the power of "yes, and..."
Updated: Dec 17, 2021
honest wholeness for the holidays
at the beginning of my chaplaincy training program, we had a weekend workshop teacher who shared with us how the tenets of improvisational theater could be applied to the world of spiritual care. as an introvert and contemplative who struggles with being put on the spot, i found the prospect of an improv class to be the stuff of mild (but fairly absolute) GI distress. the older i get, the more i'm able to recognize and even laugh at or relax into that resistance, but it still remains a challenging part of my wiring and likely always will.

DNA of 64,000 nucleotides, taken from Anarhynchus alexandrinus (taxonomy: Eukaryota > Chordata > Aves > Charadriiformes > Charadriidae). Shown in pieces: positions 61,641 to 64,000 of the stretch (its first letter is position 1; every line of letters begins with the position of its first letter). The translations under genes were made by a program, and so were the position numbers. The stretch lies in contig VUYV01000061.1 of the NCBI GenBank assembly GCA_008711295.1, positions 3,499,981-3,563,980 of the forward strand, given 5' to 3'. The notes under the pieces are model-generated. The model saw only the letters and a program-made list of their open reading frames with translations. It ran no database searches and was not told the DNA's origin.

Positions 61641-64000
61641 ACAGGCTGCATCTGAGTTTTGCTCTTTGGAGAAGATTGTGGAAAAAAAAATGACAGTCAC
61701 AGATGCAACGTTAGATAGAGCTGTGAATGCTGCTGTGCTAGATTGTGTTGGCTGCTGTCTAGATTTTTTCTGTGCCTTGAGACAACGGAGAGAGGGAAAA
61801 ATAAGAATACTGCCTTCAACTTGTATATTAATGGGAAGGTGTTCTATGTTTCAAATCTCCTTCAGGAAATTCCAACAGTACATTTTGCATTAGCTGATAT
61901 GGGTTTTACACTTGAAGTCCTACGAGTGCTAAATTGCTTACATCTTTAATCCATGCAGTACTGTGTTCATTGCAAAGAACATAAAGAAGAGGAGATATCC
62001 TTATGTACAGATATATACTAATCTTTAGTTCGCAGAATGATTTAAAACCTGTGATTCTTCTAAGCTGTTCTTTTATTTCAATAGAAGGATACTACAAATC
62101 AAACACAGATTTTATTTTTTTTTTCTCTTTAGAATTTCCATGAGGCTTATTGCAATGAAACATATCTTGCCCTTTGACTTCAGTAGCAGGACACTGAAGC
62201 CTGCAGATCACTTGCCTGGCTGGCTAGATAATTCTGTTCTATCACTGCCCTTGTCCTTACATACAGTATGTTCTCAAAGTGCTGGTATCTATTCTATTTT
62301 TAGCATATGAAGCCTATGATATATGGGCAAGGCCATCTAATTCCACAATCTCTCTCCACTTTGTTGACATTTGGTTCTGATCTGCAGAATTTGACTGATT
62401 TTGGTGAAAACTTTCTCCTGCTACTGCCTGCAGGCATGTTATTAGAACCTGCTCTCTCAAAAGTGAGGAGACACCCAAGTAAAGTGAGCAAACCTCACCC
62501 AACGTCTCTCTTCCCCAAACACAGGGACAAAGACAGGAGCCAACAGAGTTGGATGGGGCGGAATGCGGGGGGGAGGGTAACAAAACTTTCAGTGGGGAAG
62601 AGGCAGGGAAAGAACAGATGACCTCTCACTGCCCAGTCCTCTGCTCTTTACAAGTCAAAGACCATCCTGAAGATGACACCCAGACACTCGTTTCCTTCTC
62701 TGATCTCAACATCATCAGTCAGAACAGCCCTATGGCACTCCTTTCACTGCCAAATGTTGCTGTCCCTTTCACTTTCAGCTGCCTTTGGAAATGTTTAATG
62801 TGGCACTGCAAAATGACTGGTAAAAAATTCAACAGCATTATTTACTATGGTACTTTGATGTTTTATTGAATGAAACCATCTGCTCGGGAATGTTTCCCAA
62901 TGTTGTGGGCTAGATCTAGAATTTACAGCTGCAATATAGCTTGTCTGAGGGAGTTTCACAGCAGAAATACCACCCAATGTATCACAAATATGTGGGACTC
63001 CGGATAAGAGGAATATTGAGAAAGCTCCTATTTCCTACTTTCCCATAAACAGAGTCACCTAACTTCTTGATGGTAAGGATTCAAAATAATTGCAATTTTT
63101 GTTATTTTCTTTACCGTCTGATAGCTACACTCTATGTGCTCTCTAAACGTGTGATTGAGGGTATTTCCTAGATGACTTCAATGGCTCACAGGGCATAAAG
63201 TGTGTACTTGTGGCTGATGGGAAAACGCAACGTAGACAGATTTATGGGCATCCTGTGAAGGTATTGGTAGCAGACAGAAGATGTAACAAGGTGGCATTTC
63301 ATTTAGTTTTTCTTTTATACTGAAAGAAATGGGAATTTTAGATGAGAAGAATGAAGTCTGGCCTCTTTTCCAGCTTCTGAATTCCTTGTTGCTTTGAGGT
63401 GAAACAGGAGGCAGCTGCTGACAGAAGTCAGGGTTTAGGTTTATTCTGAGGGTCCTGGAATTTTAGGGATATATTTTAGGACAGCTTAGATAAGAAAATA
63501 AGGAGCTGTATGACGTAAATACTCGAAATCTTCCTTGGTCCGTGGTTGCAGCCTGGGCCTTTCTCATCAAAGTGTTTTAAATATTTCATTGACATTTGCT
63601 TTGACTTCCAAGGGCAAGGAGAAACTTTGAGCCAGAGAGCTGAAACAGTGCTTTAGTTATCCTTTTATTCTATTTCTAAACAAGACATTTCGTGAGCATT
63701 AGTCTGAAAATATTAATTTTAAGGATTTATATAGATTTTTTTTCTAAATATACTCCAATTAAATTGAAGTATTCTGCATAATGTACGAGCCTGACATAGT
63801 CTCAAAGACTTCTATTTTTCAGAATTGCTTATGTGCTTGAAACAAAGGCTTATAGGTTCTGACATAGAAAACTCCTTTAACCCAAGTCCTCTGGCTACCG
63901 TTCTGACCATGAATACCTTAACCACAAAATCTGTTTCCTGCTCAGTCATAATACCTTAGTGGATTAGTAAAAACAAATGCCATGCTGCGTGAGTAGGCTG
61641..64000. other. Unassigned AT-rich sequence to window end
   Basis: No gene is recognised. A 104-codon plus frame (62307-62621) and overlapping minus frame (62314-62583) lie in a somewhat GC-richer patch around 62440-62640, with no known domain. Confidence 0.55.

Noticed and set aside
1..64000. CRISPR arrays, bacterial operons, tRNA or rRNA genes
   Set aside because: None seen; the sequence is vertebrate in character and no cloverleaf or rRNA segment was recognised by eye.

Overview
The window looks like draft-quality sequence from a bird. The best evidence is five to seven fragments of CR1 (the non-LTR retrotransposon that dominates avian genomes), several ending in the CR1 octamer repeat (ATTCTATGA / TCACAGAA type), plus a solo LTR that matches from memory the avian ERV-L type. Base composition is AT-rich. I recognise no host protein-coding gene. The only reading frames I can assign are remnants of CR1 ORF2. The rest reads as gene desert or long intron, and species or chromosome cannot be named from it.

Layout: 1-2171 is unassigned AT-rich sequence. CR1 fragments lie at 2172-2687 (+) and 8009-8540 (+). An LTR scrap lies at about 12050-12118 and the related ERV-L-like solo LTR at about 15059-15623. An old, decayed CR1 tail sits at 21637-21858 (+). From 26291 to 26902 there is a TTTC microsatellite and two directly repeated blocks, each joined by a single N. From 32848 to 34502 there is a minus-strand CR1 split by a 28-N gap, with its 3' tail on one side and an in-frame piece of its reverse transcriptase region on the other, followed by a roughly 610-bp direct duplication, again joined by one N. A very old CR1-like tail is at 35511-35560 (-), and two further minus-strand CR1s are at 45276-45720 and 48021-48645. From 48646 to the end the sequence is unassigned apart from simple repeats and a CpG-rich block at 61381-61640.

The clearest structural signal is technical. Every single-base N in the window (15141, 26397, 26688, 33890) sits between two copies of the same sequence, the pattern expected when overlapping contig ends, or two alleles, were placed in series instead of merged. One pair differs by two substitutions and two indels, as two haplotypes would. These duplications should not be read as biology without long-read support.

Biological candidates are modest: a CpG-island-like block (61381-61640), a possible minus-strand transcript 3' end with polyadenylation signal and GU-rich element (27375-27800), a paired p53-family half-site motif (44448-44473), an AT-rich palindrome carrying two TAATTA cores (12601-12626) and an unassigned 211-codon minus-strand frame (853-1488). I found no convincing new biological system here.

as almost always happens, and primarily because my fellow cohort were people with whom i shared trust built through repeated instances of vulnerable openness and connection, i was able overcome my own objections, dig in, and even have a good time. because i was able to free myself (mostly) from the fight/flight/freeze of on-the-spot theater, i remained open to the nuggets of wisdom shared and was able to uptake and integrate a powerful foundational concept within improvisational theater--that of "yes, and".
in order for improv to work, there has to be a relationship between the participants built on the principle of acceptance of whatever has come before. if someone starts a story and hands the mic to you, improv theater says that you don't correct or challenge the previous content... you build on it. you accept it as true and then add to it in a way tha